Shenmue III retains its links to the previous games

There are a few ways in which you earn cash. In Bailu, you can chop wood or rent a fishing rod and try and hook some fish, Sega Bass style or of course you can go the more lucrative route and gamble! Later on in the game, forklift truck work makes a return, but it lacks the excitement of the first game and the routes are all pretty similar and dull. To be honest, I wish they had made the part-time jobs pay a little more as it really does seem pointless when you can get by (and usually do quite well) by gambling instead. I did enjoy the martial arts training school section. While the school offers mini-games to improve Ryo’s endurance, the ability to spar with local martial artists helped me as a player learn moves as well as focus on increasing Ryo’s overall attack power. It felt like a natural progression of the battle system and gave me more incentive to train.

Training is now more important than ever

One aspect of Shenmue III that does take a hit for me is the combat. You get into fights every now and again, but the combat just isn’t as engaging as it was previously. It feels somewhat floaty and dumb downed with attacks being set to shortcuts on the trigger, but more than that it just feels sluggish and unresponsive. It also lacks the throws which were a big part of the original games based on the Virtua Fighter engine. Quick time events also make a return, but the amount of time you must press them is just way too short in the game. I had moments when I repeated a QTE and kept pressing the button and still missed it. Just a few extra milliseconds would have been a nice addition.

The ultimate QTE mini-game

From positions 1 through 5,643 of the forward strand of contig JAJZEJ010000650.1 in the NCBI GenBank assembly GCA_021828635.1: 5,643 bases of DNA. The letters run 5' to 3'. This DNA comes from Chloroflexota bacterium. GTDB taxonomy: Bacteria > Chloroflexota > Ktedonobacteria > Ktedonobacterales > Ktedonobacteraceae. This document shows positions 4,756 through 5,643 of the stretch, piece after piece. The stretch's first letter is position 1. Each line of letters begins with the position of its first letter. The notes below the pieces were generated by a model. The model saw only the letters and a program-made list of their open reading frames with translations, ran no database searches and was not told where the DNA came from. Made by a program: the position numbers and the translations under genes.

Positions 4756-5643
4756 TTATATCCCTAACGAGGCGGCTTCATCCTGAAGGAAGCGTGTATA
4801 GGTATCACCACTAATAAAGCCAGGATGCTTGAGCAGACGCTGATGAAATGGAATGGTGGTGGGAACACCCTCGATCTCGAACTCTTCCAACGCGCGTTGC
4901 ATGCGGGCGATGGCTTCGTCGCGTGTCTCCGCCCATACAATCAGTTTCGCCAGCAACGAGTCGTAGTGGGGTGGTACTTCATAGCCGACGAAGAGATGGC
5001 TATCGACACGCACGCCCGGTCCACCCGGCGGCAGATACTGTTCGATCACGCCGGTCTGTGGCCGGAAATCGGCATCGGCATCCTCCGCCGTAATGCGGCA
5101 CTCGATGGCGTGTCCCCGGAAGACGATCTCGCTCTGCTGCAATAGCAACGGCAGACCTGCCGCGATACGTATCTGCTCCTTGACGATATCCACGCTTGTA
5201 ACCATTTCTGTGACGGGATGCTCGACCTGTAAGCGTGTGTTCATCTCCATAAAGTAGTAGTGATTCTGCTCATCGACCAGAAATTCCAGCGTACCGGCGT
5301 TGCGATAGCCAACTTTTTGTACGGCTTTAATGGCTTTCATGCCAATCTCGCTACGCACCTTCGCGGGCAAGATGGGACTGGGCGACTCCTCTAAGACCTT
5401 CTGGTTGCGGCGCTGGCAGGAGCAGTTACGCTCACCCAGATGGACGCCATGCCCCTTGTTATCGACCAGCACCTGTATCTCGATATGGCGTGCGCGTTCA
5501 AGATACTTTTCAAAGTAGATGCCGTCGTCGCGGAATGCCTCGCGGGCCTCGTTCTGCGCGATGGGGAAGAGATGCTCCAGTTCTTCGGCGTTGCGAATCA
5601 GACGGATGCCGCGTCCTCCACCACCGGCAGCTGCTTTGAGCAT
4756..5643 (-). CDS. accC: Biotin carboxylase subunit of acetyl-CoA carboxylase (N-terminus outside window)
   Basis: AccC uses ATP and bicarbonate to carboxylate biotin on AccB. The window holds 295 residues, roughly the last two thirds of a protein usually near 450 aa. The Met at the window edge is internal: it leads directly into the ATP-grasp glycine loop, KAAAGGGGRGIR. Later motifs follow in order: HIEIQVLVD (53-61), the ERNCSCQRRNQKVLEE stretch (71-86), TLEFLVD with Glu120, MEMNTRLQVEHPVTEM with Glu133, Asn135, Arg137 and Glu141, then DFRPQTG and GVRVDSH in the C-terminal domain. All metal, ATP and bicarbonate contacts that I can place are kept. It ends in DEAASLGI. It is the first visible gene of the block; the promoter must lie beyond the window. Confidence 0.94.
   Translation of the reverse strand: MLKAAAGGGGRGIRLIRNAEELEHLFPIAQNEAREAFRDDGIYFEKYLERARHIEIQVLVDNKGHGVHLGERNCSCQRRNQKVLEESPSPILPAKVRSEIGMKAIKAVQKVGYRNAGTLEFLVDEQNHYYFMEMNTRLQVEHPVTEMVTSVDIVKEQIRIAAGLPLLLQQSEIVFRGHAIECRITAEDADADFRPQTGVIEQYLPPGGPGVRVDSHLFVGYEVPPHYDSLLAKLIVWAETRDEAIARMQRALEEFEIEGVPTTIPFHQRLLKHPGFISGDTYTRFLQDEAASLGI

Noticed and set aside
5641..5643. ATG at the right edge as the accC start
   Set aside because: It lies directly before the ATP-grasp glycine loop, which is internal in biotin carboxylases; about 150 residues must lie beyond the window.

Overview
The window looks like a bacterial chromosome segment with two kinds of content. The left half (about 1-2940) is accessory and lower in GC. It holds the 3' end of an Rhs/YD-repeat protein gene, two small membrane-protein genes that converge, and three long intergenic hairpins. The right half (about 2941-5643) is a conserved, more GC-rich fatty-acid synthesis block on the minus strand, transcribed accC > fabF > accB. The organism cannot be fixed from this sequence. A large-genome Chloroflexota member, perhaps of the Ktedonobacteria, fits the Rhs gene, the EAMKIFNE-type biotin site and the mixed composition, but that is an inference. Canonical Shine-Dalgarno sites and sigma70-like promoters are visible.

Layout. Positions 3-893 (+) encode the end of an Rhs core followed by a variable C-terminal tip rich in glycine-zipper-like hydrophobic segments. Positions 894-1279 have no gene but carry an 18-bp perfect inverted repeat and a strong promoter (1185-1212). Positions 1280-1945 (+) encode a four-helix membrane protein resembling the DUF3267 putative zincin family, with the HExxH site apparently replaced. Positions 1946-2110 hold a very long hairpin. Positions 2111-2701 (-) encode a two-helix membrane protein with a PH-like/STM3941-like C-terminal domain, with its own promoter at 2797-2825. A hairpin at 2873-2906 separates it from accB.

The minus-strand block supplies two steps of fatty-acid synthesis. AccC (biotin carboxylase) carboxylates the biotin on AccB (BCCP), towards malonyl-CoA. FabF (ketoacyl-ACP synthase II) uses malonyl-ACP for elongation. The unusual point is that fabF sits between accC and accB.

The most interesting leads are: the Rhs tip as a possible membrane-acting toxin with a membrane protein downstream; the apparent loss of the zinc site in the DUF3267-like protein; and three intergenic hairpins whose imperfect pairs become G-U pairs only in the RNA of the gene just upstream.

The visuals in Shenmue are superb and I loved examining the details in the lush green fields of Bailu with its beautiful blue rivers and simple, homely houses that provide a peaceful, relaxing atmosphere. Niaowu has similarly impressive visuals with its highly detailed building interiors, slick bustling streets, and colourful pagodas. Despite this being a low-budget production, Shenmue III’s environments are truly stunning at times while still retaining a visual continuity from the first games. In fact, the world itself is the reason I enjoyed Shenmue III as much as I did.

Forklifts make a return as things speed up in the second half

All in all, Shenmue III comes across as unashamed fanservice and once again offers an incredibly enticing escape from the real world. Sure, the story essentially repeats itself and the plot isn’t progressed as much as we’d have wanted, but I enjoyed another trip through its world and if you’re a Shenmue fan, I think you will too. After the action-packed finale, I can’t wait for the next title if it is ever to come out. It seemed an impossible task to come back after almost 20 years and make a game that doesn’t coast entirely on nostalgia, but they did it. Let's hope Suzuki-san has one more masterpiece left in him! final thing, if you do manage to see Shenmue III to end see if you can spot DreamcastGaga in the credits - we're there!